Tuesday, April 9, 2013

Teaching Turmoil

As you may know, I teach in Memphis at a low-income, low-performing school.  I absolutely adore my school and the children I am blessed to work with daily.  It has been very hard, but for the last two years I have cherished every moment of every day with my babies.  I taught eighth grade science last year and teach seventh grade science this year.

Since our school is so low-performing, we were taken over by a special district called the "i-zone" for innovation zone of schools last year, within our regular school district and throughout the state of Tennessee.  Every spring, we get evaluated based on a cumulative average of our evaluations throughout the year, surveys our students take rating our performance and something called TVAAS- where we are evaluated based on our test data.  Some teachers do not have TVAAS data- librarians, gym and band teachers, first and second year teachers and special education teacher.  TVAAS is based on a three year average of your test scores from state standardized tests.  When you do not have TVAAS data, you do not have a choice but to have your score averaged based upon the school's score.  Since my school is a low performing school, our school received a 1 out of 5 last year on this scale.  This means that our librarian, gym teacher, special education teachers and first year teachers all got 1 out of 5 on TVAAS- regardless of our own successes or failures in the classroom.

To be hired in a low-performing school, a teacher must earn a 3 out of 5 in their cumulative score.  Because of being averaged with the school's low score of a 1, this group of us would have theoretically been out of the running.  However, since we were all actually high-performing teachers with good observation scores and our own test data (regardless of the school's data) was quite high, we were allowed to reapply for our jobs and stay another year.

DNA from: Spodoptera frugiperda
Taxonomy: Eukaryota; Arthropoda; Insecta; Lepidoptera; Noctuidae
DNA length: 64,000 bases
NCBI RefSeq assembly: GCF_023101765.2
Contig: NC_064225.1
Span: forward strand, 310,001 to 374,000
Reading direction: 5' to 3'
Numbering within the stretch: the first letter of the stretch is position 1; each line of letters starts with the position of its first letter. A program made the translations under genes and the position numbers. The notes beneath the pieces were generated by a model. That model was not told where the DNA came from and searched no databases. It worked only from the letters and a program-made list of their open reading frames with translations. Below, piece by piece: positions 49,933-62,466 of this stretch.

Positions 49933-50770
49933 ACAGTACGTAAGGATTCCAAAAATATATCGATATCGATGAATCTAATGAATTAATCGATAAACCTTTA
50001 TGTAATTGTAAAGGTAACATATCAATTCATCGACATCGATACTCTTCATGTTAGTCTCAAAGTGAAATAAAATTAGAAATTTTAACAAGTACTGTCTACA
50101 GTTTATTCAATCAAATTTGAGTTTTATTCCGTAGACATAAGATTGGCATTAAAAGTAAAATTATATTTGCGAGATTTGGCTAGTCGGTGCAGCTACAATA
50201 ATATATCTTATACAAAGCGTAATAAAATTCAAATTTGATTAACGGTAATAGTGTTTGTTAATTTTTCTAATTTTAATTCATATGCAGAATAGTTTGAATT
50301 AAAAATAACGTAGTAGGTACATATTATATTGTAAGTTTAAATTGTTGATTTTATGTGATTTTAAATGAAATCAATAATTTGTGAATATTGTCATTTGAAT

I love the teachers I work with and am blessed to work with supportive, loving, believing, faithful wonderful men and women.  These people truly care for the children they serve and work hard all day in their classrooms and stay hours after work, tutoring and mentoring, coaching and praying.

Yesterday, we were told that because of our TVAAS, we would not be allowed to return to our school next year.  Even though our own data is fine, even though our own evaluations are 5 out of 5, even though we love these children with our whole beings and give our entire lives to serve and teach them- a flaw in the system and an administrator who is not willing to fight for us is meaning we have to lose these opportunities and apply to work at other schools in the school district that are higher performing. 

Yes I can work at another school.  But I have a heart for my Hamilton Wildcats.  This was my first school after working in summer school in Atlanta and doing my student teaching in Virginia.  These are my babies.  They taught me to love.  They taught me what caring is.  They taught me about commitment, about inner strength, about never giving up.  And I'm not ready to give up this part of my life yet.  

No more connect four to review parts of a cell and cell organelles.  

No more cheerleading practice.  

No more adorable quotes: "Ms dean what if I took off Desmond's arm? It would grow back?" " can you eat starfish?" Can that starfish see us? What do they taste like? Why is it red? How many starfish are in Japan? (?) why didn't nemos fin grow back?"
No more having my sweet fiancé come to Saturday school and work with my boys on their math skills. He's wonderful with my kids and they LOVE and need positive male role models.

No more little lovelies begging to play with my hair and asking adorable questions about why it feels that way, why it grows that way, why it doesn't hold a curl or a braid like theirs does.

No more twin days.

No more having my facebook hacked when I leave my phone on my desk and my ladies upload selfies to my facebook instagram and twitter (happens weekly! haha)
No more cheerleading practices and basketball games, the girls convincing me to put on a uniform and show them my "flips" and do a back handspring (and be limping for weeks afterward!)

No more notes from my eighth graders as they leave to go onto high school and accomplishing every dream their sweet hearts can ever dream.

I don't want to leave.  

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